Anthony Noun

Anthony Noun

Nationality: British
Programme: Executive MBA, 2017
Pre-MBA: Director, Noun Public Affairs, London, UK
Post-MBA: Co-Creator of, London, UK
Current industry: Marketing/PR
Transitions made: Function

Why did you decide to do an Executive MBA?

For over 15 years, I’d been working as a communications consultant. I’d gathered some fantastic experience in different roles, from heading up the press department at Westminster City Council, to acting as the Head of External Affairs for the Royal Institute of British Architects (RIBA). However, I was mindful that my communications and PR expertise were too public and third sector focused. Acting as a consultant to a large number of household names, I was effectively a one-man band, yet my dream was to build something with others and establish an integrated communications agency.

I decided that an EMBA would help me broaden my experience and gain the tools, know-how and confidence to understand the heart of running a business. I also felt that it would provide me with a badge of private-sector honour.

Having researched key business schools, Cass was a perfect fit for me culturally, offering a diverse range of experiences. In addition, the networking opportunities with my classmates and the focus on group-work helped me forge long-term relationships in a new environment.

What was the learning experience like?

The first year was a very intense period, as we covered a lot of ground. The International Consultancy Week in Chile towards the end of the first year cemented all of the learning. It took us away from our usual environment and brought us into a real-world company scenario. Though faced with the different challenges of an emerging economy, and working in a different culture, we were able to pull together as a team and create an insightful consultancy report with tangible recommendations for the company.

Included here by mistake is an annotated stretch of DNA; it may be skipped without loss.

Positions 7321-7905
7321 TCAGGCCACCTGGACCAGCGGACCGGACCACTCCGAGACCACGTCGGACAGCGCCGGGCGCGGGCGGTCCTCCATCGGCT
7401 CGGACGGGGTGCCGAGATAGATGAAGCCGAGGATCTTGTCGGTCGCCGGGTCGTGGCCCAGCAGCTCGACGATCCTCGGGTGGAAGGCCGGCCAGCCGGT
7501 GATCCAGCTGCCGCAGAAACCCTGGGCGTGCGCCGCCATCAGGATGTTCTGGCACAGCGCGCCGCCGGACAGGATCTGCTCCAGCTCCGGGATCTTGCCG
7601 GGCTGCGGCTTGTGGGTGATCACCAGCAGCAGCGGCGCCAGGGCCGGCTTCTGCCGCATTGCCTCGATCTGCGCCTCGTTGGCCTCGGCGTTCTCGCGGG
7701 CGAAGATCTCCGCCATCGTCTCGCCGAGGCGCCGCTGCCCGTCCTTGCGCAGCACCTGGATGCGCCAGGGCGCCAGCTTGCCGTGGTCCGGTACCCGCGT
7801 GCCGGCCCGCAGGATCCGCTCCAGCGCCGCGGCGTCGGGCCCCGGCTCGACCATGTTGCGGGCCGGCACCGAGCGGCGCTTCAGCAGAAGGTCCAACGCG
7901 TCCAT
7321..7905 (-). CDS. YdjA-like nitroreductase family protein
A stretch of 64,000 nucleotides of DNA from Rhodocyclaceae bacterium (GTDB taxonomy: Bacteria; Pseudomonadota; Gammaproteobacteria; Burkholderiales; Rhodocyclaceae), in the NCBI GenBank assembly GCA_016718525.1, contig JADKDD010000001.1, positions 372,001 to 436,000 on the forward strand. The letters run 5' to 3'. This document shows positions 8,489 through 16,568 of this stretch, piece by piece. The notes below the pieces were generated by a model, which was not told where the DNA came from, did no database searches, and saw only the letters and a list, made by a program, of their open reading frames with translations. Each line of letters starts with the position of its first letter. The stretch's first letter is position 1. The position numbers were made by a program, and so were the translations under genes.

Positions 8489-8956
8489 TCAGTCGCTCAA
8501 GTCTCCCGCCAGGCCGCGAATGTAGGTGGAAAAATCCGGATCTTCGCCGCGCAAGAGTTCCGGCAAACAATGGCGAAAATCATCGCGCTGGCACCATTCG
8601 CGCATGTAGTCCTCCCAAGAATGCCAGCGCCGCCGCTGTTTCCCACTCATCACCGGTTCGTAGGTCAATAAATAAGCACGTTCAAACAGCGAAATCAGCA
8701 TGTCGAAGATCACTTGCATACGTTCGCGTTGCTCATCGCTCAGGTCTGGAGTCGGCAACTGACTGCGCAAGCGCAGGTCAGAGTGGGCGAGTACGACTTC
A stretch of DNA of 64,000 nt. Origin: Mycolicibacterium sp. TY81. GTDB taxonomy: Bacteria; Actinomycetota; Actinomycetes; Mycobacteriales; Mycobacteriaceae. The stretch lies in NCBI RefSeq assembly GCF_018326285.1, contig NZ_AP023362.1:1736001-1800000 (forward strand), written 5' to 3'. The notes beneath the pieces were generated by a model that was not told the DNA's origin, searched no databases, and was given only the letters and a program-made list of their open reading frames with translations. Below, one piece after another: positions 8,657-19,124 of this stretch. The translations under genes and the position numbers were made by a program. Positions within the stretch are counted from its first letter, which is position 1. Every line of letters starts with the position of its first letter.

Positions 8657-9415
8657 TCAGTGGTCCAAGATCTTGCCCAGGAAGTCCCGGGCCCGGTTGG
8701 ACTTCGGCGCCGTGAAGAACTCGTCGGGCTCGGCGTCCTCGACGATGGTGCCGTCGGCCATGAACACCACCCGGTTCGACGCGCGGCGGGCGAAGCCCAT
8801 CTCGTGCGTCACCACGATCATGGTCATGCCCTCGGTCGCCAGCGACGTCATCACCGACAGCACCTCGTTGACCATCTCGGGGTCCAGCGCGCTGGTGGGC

The international electives were amazing, I took the South African elective in the second year. Rather than learning about leadership in a classroom environment, which can be sterile and unreal, it enabled us to visit organisations and learn about how they deal with a fast-moving, post-apartheid environment. It was very inspiring and challenged the notion of the messianic single-leadership model, which inspired me when I began to develop the concept for my own agency.

During the second year, I was also part of a group of EMBA students who were finalists in the Financial Times MBA Challenge. We were joined by students from Kellogg Northwestern University and Kellogg HKUST to help ‘Stop the Traffik’, a human trafficking monitoring organisation raise awareness of the NGO’s new smartphone app.  It was a brilliant opportunity to network with students from other global business schools and apply some of the skills and knowledge learnt on the programme to use.

The EMBA introduced me to new ideas and new ways of doing things. Some of the lecturers and modules enabled me to explore and embrace emergence, allowing us to have light-bulb moments. For example, Professor Cliff Oswick introduced me to dialogic organisational development. It inspired me to apply the concept to external communications and develop some of the philosophy behind the PR and Communications agency, Braegen, I’ve co-created.

How has the programme impacted your career aspirations?

The programme gave me the confidence and gravitas to go out there and make my dream happen.I handed in my Business Mastery Project (BMP) in September 2017, and launched phase one of the company in October to a group of trusted advisors, enabling us to refine our concept, product, website and messaging.

We’re currently supported by the City Launch Lab, the university’s incubator for start-ups. We work in an office, shared with 64 other ventures, with 12-months of hot-desk access, ongoing mentoring, coaching and networking opportunities. We have mentors who are excited about what we do and want to help take our new agency forward into a promising future.